The Blue Angels Do A Low Fly-By Over Some Unsuspecting Beachgoers
Jul 14, 2015
The Blue Angels are the U.S. Navy's flight demonstration squadron, comprised of aviators from the Navy and the Marines. Formed in 1946, they are the second oldest formal flying aerobatics teams (the French Patrouille de France being first in 1931). The Angels fly F/A-18 Hornets in over 70 shows at 34 locations all around the country, and are seen by an average of 11 million people every year. Their trademark formation, visible on their logo, is the tight diamond formation, where pilots fly in a tight formation with just 18 inches of separation between one plane's wingtip and another's canopy.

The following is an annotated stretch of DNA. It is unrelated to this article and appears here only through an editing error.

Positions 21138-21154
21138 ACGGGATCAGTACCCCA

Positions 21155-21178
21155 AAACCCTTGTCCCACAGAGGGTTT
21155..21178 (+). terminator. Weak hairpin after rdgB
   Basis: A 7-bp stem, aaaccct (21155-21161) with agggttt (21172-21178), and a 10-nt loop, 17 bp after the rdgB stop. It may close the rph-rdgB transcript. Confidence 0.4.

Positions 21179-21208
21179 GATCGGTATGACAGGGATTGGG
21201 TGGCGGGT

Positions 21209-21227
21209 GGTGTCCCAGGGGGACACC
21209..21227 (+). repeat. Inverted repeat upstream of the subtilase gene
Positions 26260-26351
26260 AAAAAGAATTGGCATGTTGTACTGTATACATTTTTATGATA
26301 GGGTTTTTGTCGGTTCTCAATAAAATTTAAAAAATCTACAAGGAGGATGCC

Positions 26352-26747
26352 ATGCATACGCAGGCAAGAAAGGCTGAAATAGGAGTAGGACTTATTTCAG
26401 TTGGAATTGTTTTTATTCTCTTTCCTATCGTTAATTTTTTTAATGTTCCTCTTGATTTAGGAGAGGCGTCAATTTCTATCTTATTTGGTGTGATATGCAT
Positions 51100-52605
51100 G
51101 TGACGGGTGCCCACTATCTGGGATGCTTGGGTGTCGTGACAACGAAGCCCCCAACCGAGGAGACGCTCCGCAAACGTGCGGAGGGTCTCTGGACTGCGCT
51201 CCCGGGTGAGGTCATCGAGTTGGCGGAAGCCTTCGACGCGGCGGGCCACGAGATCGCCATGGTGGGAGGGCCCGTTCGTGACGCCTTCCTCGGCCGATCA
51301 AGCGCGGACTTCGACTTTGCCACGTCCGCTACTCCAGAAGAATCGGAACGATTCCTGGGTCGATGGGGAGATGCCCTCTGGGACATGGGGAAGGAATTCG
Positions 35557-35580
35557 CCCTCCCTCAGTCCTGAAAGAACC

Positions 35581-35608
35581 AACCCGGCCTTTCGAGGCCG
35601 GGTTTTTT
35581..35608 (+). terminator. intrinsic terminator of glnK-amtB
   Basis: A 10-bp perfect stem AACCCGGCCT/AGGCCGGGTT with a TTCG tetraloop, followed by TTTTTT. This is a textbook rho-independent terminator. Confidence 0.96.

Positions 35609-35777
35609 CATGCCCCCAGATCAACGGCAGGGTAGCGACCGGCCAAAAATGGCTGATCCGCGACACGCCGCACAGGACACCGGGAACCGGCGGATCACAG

Spectators at the 2015 Pensacola Beach Air Show in Pensacola Beach, Florida were given a rare treat this weekend. The air show, which featured several incredible planes doing all kinds of aerial acrobatics, with the one-and-only Blue Angels as the stars of the show. During a flyby portion of their demonstration, Blue Angel #5 decided to give the crowd a slightly closer look at the power of a jet engine and the wind forces generated by such an aircraft by swooping low overhead, causing several umbrellas and tents to go flying. Thankfully, the crowd appeared to be in a jovial mood and didn't mind getting a little shaken up.